UB head coach Jeff Quinn never has been shy about commiting scholarships to specialists. Show him a kicker or a punter he can rely upon for three or four years and he’ll tender an offer. The same goes for long snappers, a vital cog in the kicking games. Quinn made just such a move this offseason, bringing in a freshman long snapper he sees giving the team four years of production. And that long snapper is Corbin Grassman, who is the cousin of sophomore Bulls punter Tyler Grassman.
Shortly after arriving on campus Tyler began inquiring about the status of UB’s long-snapper situation. When special teams coordinator Marty Speiler asked why, Tyler put in a word for Corbin. Speiler told Tyler to have Corbin come up for the team’s football camp.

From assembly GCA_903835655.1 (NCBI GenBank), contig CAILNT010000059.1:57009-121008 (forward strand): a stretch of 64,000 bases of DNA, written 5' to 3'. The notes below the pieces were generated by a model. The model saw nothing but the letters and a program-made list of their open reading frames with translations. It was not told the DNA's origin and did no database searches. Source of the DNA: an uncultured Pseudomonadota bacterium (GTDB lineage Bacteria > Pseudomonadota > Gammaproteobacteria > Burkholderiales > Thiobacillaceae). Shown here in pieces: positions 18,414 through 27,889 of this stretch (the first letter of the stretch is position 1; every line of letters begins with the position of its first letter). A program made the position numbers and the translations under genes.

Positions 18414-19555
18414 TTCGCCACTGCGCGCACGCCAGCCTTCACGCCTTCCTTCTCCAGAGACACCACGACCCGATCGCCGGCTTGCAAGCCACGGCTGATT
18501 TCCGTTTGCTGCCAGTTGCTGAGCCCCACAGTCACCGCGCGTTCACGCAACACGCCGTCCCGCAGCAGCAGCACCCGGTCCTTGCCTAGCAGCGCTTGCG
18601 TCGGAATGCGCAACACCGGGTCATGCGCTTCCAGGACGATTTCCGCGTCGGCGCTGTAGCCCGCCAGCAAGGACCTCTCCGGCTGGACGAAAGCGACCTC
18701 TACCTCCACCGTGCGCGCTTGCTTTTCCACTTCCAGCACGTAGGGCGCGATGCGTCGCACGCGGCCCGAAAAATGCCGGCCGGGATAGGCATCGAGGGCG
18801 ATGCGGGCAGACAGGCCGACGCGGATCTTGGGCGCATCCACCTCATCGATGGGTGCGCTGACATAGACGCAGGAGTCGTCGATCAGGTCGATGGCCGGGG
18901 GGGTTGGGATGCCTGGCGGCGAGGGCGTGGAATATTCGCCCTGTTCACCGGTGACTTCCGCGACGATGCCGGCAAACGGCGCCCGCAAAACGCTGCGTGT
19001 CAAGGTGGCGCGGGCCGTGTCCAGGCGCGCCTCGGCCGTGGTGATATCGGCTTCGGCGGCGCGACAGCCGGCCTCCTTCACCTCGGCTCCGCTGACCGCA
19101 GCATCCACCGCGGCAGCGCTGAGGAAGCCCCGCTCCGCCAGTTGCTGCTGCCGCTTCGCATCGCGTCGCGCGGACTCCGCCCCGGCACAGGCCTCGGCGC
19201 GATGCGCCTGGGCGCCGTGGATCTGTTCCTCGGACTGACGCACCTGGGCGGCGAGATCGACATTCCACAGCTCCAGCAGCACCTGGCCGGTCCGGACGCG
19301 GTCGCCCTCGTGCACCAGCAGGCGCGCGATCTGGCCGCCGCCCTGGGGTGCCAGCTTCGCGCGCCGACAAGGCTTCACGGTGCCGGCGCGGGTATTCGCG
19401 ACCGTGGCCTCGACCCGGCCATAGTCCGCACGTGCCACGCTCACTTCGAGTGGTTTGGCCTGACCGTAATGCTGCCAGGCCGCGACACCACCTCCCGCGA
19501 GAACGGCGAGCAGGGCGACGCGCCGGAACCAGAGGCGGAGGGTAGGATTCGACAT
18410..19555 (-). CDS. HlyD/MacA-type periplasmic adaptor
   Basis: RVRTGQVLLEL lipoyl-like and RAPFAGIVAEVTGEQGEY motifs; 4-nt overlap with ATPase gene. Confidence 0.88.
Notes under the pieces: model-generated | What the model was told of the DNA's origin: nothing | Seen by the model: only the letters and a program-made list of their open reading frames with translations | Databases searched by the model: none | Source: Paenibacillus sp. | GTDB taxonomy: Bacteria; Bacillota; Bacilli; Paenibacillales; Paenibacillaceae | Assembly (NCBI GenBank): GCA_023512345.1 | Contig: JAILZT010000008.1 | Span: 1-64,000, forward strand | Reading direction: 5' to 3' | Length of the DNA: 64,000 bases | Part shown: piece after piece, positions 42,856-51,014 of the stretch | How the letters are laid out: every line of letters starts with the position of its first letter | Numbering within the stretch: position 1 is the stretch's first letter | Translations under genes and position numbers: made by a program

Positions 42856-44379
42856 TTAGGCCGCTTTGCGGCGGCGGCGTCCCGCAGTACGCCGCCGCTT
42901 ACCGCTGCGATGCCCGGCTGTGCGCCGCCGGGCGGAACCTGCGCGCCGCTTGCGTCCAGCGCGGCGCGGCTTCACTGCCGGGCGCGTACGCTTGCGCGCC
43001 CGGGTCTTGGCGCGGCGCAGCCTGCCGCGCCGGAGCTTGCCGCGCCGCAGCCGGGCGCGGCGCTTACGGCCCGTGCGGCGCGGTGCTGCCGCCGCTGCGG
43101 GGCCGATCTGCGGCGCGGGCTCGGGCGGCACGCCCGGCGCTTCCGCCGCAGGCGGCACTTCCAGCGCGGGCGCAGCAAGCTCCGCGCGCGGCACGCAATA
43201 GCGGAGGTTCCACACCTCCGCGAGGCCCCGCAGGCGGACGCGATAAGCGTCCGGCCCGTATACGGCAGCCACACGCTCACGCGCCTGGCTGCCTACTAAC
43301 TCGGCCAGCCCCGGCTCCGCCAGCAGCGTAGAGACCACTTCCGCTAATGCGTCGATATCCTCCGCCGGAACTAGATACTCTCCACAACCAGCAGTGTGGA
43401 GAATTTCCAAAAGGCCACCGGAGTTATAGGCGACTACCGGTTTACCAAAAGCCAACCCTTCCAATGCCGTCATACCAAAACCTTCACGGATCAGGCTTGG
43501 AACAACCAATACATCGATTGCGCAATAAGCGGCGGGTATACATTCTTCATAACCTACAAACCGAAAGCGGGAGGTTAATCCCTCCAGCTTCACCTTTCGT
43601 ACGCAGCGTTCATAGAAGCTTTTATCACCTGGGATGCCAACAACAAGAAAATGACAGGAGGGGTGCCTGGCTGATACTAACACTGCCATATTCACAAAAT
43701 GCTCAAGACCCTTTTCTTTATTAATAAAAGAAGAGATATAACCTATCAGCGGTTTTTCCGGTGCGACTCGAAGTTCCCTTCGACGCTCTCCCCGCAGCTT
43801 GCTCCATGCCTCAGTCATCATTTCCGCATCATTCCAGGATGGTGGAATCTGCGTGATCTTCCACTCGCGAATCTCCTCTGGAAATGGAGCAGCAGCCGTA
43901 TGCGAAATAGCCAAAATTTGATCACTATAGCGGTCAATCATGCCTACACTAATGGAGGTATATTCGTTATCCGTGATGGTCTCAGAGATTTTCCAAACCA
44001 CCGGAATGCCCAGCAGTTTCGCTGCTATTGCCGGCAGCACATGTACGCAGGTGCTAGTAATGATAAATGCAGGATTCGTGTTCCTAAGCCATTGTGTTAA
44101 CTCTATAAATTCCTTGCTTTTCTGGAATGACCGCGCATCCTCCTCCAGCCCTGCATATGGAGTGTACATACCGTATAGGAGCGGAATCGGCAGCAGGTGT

“I guess when he came up he was lights out and they liked what they saw,” Tyler said.
“It was definitely the chance of a lifetime,” Corbin said. “Not a lot of schools actually offer long snappers.”
UB running back James Potts was in a precarious position. He had made a full recovery from the ACL tear that abruptly ended his sophomore season. But now his grades were threatening to make him an academic casualty and keep him off the field yet again.
Potts, who said his knee is better than ever, couldn’t bear the thought of being away from the game any longer, so he locked in and focused on his studies.
“I had to cancel out everything else and just worry about football and school, and sometimes I had to just worry about school,” he said. “It was time to get serious.”
Fred Lee, head chef at The U on Maple Road, knows his way around a kitchen. Alex Neutz knows business. The two receivers and roommates could be cooking up a future after football.
“Neutz wants to open a restaurant, I want to start a school, but we want to work together and be business partners,” Lee said.